Adam Mordecai
Adam Mordecai

Primmer Shareholders Secure Important Victory in Osman Case

Share Tweet Email

Shareholders Gary Burt and Adam Mordecai of Primmer’s Manchester office recently secured an important victory for their clients in a case involving allegations of brain damage due to elevated blood lead levels. Attorneys Burt and Mordecai represented two of the defendant property owners and their property manager in the case of Arbay Osman et al. v. Wen Lin et al. In a unanimous decision released on August 23, 2016, the New Hampshire Supreme Court affirmed the trial court’s order excluding plaintiffs’ challenged expert neuropsychologist, Dr. Peter Isquith.

The Osman case involved twenty Somali Bantu refugee children who claimed to have sustained brain damage due to elevated blood lead levels acquired while residing at a property owned and managed by the clients represented by Attorney Burt and Attorney Mordecai. To support their disputed claims, the plaintiffs turned to Dr. Isquith, who developed a unique methodology for conducting a cross-cultural neuropsychological assessment of the plaintiff children, most of whom had been born in and spent considerable time in refugee camps in Kenya. The methodology he developed employed a supposedly “cautious” approach to test interpretation, but his work was severely lacking in the scientific support required to admit expert testimony in New Hampshire courts under Daubert and Baker Valley. In essence, Dr. Isquith administered complicated neuropsychological assessments to a unique group of Somali Bantu refugee children with elevated blood lead levels, compared their performance to a native English-speaking, American normative sample, and concluded from that comparison that the plaintiff children had suffered brain damage as a result of their exposure to lead. Defendant’s moved to exclude Dr. Isquith’s opinions as unreliable.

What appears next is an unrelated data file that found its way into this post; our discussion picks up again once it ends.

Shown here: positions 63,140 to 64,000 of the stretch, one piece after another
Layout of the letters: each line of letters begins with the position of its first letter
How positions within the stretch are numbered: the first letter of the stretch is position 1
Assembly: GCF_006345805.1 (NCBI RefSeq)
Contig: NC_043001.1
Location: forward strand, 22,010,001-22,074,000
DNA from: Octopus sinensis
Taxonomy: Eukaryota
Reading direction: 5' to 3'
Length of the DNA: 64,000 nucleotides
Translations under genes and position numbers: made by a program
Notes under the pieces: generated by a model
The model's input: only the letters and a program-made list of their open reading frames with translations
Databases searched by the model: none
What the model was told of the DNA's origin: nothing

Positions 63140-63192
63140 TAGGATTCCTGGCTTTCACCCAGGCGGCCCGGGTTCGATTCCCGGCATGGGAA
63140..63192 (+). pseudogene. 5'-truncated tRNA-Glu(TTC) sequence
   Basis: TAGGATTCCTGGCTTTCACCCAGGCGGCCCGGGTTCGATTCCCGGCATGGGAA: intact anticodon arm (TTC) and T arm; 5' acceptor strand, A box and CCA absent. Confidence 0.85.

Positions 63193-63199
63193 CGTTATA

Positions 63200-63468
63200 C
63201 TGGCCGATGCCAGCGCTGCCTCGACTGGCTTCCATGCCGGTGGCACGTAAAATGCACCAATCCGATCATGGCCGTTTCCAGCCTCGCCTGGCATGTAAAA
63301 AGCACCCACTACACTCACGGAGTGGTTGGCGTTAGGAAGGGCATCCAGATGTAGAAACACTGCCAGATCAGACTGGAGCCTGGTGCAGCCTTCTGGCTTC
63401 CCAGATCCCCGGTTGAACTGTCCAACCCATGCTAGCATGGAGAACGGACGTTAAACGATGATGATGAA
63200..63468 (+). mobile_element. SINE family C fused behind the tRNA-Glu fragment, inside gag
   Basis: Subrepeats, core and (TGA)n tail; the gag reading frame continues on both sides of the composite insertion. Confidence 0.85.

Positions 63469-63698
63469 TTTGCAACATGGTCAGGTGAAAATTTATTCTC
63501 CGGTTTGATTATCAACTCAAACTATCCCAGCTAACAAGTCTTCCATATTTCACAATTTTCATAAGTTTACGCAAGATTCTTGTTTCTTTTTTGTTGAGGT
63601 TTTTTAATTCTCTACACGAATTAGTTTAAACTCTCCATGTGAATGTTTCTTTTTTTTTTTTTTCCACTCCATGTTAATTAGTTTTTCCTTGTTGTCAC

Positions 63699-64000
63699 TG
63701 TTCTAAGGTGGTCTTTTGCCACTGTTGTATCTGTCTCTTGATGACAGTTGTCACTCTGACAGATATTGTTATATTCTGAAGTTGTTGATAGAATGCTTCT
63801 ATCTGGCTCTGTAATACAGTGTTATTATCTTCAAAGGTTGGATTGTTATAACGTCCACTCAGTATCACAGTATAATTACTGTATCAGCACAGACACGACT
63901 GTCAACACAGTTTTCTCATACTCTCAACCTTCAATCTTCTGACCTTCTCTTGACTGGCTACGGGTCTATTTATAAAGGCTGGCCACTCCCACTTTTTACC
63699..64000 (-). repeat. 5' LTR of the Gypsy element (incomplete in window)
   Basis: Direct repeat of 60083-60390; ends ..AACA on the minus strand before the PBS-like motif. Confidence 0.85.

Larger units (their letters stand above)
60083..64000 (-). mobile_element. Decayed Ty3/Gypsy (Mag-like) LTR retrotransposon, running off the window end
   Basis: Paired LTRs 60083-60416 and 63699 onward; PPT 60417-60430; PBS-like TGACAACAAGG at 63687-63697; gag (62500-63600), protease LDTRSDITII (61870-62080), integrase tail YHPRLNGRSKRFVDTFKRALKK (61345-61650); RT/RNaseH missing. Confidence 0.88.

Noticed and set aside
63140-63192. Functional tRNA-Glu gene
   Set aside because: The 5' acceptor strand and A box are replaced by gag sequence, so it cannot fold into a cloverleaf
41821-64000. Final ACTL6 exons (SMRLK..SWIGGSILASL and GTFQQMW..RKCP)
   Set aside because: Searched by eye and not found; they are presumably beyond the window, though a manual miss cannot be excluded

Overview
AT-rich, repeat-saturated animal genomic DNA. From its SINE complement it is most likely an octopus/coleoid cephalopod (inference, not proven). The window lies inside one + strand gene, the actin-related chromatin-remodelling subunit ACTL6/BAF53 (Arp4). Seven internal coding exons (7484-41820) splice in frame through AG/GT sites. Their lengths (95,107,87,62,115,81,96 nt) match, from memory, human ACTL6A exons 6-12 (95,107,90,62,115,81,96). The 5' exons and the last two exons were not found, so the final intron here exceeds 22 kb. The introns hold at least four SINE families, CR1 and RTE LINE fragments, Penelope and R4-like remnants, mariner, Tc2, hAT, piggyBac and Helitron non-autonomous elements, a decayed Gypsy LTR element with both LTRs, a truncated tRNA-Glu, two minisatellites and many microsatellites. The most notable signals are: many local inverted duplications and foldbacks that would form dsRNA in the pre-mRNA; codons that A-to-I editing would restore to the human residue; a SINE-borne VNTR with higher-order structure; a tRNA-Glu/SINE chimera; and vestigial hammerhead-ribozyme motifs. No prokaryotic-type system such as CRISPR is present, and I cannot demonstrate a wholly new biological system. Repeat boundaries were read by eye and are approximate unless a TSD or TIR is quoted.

Attorney Burt and Attorney Mordecai demonstrated in a six-day Daubert hearing that Dr. Isquith’s methodology used to arrive at his illogical conclusion was unreliable and lacking in validity. The trial court excluded Dr. Isquith’s proposed testimony, finding that it amounted to little more than “guesswork” given the problems with his methodology. The plaintiffs filed an interlocutory appeal, and the Supreme Court held that the trial court’s decision to exclude Dr. Isquith was an appropriate exercise of discretion.

The plaintiffs argued on appeal that since Dr. Isquith testified that similar methods were used in clinical and school settings for cross-cultural assessments, his methodology should have been sufficiently reliable to be admitted at trial. Both the trial court and the Supreme Court found this “general acceptance” argument unavailing, noting that under Kumho Tire, the trial court’s gatekeeping function should focus on the reasonableness of using such an approach to draw a conclusion about the particular matter to which the expert’s testimony was directly relevant. Both courts also cautioned strongly against admitting expert testimony simply based upon the ipse dixit of the challenged expert. The Court ultimately found that while there was evidence that Dr. Isquith’s methodology might generally be used to determine whether school children were in need of educational services, there was no evidence that it had been or could be used for the specific purpose to which he put them – namely to determine whether the plaintiffs had neurological deficits caused by lead exposure.